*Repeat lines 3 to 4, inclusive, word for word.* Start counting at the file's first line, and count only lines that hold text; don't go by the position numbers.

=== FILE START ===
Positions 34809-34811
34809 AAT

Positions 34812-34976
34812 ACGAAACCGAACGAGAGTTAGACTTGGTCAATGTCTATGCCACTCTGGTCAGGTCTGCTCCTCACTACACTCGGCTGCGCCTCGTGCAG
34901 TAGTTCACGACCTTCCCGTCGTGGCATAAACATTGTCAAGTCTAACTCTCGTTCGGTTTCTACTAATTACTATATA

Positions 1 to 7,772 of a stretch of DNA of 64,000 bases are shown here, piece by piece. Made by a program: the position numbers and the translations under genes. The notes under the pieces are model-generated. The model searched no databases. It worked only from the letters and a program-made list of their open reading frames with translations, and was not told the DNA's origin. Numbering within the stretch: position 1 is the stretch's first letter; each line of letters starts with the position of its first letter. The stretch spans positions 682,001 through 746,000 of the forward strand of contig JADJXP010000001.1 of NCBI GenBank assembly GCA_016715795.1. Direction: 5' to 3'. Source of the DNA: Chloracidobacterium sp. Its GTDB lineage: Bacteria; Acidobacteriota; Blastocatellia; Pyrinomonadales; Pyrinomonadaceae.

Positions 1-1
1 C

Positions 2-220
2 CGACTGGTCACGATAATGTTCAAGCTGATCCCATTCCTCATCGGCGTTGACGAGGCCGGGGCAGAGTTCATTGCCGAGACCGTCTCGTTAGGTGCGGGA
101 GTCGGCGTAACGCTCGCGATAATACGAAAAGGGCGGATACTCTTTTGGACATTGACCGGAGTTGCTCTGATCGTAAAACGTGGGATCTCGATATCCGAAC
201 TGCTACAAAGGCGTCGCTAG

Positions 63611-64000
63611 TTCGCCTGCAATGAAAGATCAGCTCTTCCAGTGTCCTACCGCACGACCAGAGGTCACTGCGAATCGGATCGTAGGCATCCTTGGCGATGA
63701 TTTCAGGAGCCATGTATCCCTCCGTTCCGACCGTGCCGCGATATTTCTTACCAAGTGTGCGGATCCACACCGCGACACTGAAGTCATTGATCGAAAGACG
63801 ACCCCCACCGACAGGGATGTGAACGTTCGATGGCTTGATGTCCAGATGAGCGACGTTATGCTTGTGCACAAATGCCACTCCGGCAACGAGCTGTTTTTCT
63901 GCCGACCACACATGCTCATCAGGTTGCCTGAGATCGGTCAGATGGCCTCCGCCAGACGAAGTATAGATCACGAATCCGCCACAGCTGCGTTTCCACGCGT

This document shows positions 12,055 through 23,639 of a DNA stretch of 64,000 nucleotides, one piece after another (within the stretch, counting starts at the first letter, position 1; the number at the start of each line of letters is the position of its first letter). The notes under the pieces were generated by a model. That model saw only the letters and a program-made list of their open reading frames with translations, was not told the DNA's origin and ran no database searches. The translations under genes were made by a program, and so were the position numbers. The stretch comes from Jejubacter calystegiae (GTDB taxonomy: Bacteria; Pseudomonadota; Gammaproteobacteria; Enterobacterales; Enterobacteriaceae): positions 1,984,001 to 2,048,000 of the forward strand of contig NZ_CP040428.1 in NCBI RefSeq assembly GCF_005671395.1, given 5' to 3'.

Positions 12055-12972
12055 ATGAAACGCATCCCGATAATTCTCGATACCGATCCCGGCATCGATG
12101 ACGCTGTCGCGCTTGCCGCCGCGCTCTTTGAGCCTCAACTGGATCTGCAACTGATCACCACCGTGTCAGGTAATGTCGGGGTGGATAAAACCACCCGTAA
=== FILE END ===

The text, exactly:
Positions 34812-34976
34812 ACGAAACCGAACGAGAGTTAGACTTGGTCAATGTCTATGCCACTCTGGTCAGGTCTGCTCCTCACTACACTCGGCTGCGCCTCGTGCAG